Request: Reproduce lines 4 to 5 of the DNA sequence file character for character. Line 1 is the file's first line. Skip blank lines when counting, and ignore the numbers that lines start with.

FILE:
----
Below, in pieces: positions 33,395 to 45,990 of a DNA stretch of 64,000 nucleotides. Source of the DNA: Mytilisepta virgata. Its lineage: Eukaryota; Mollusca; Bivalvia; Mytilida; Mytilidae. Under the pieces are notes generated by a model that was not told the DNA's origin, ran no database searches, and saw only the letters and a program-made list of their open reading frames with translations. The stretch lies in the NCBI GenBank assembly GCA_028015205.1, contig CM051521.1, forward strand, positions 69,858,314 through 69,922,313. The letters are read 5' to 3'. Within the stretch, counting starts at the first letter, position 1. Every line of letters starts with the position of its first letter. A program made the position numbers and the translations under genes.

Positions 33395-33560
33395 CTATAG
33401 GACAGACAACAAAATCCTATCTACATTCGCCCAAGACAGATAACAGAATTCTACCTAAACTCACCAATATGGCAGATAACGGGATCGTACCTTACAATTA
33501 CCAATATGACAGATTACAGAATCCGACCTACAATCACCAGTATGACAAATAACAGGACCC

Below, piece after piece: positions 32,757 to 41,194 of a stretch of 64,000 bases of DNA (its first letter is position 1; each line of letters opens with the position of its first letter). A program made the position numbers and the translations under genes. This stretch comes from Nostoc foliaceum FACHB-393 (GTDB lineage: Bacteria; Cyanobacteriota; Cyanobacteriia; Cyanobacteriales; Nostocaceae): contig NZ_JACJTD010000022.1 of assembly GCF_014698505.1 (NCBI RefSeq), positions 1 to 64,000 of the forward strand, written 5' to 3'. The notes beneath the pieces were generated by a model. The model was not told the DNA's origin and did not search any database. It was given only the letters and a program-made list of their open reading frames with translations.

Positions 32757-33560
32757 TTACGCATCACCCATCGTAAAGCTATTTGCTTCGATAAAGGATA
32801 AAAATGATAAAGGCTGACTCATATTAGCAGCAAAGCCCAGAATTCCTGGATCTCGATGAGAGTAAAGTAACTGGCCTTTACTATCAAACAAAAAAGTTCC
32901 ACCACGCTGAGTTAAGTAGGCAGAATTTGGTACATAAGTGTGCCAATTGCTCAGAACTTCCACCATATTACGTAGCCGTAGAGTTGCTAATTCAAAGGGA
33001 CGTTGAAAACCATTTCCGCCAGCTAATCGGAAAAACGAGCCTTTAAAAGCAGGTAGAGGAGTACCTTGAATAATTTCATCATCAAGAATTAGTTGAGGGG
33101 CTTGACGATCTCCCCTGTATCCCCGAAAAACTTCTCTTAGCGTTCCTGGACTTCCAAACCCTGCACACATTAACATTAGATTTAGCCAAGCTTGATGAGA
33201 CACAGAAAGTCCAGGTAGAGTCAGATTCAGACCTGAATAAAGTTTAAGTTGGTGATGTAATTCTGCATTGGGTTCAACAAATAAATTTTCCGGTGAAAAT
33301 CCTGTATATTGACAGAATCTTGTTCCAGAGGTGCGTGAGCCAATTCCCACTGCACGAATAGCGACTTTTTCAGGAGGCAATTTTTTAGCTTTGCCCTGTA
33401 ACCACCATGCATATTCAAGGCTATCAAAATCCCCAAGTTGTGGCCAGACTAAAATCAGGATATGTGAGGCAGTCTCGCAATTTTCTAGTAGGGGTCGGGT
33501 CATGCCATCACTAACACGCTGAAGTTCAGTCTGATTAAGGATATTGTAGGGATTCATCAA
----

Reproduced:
33401 GACAGACAACAAAATCCTATCTACATTCGCCCAAGACAGATAACAGAATTCTACCTAAACTCACCAATATGGCAGATAACGGGATCGTACCTTACAATTA
33501 CCAATATGACAGATTACAGAATCCGACCTACAATCACCAGTATGACAAATAACAGGACCC